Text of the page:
“He’s very, very likeable and was always looking for new business, which is the lifeblood of any advertising agency. He did it better than anyone I know and that’s what propelled him,” said Gray.
HFA now employs 88 at its headquarters on Wolf Ledges Parkway in Akron.
DeLeo was grateful that Fleming took a chance on the kid who never finished college because his career took off. “I think you could do it then, but I wouldn’t recommend it today,” he said of not finishing a degree.
The advertising world in the 1970s was different from now. “I was in those Mad Men days with ashtrays full of cigarettes, and martini lunches,” he said, referring to the popular AMC cable television drama about life at a New York agency in the 1960s.
“It’s been exciting to see that grow,” said DeLeo, whose last day will be Monday.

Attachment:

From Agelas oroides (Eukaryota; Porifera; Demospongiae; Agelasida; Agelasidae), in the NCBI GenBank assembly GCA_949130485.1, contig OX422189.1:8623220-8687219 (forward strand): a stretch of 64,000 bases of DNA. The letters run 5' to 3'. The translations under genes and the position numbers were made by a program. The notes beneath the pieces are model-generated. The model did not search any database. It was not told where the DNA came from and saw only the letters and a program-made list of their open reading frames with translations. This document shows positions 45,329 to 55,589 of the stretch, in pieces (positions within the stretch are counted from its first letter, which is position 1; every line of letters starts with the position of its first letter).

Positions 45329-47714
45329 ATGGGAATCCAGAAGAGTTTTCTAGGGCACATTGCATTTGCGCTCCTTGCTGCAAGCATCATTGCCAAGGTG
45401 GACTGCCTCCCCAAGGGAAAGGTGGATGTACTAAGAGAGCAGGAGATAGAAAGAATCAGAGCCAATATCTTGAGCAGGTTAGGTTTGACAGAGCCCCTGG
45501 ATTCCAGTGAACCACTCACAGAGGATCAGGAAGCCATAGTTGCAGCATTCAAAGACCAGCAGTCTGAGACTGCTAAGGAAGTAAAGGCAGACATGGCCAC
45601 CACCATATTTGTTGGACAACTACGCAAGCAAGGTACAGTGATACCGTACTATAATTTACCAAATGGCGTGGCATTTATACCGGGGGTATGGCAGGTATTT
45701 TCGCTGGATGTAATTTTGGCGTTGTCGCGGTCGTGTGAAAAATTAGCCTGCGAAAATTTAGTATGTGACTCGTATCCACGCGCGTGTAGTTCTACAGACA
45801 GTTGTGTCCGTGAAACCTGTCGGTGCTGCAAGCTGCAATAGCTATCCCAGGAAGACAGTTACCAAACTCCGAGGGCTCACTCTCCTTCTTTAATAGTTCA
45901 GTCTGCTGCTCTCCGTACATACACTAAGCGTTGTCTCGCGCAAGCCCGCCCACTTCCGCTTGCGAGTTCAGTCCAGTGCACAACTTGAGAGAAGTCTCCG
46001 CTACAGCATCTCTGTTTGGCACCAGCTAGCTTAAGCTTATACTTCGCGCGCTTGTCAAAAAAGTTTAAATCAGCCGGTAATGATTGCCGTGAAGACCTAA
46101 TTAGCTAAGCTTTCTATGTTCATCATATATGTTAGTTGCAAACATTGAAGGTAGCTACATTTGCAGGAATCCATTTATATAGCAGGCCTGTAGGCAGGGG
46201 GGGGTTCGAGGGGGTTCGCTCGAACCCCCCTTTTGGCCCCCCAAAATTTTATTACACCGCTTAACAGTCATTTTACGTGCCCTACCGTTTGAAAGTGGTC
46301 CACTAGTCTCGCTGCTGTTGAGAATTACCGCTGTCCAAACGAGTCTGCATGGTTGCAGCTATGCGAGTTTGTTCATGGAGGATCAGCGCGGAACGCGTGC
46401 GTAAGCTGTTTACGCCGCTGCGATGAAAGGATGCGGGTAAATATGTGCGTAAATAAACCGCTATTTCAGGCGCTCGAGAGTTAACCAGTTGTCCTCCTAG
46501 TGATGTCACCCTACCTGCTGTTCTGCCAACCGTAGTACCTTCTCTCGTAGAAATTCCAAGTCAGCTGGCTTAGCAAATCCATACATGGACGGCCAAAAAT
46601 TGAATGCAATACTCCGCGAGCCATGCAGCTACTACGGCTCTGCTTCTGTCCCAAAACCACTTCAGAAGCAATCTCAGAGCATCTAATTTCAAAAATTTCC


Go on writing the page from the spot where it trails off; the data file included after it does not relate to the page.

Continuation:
The Akron native was raised in Stow and now lives in Munroe Falls. He said agencies formerly illustrated everything or photographed it themselves. With the Goodyear account, a person had to retouch a tire on an ad by hand, which would take “days and days” and can now be done quickly on a computer.
Benefit of technology
“Technology has been the major difference,” he said. “We are so fast now and dealing with the West Coast and clients out of town or in Akron, but with technology, it’s no big deal where you are.”
The industry has moved from its focus on print, radio and television to social media, and websites and other ways of marketing.
“Our younger people here wouldn’t imagine how we used to carry portfolios, or we called them pizza cases. Now we carry a little stick to the clients,” DeLeo said, referring to a memory stick.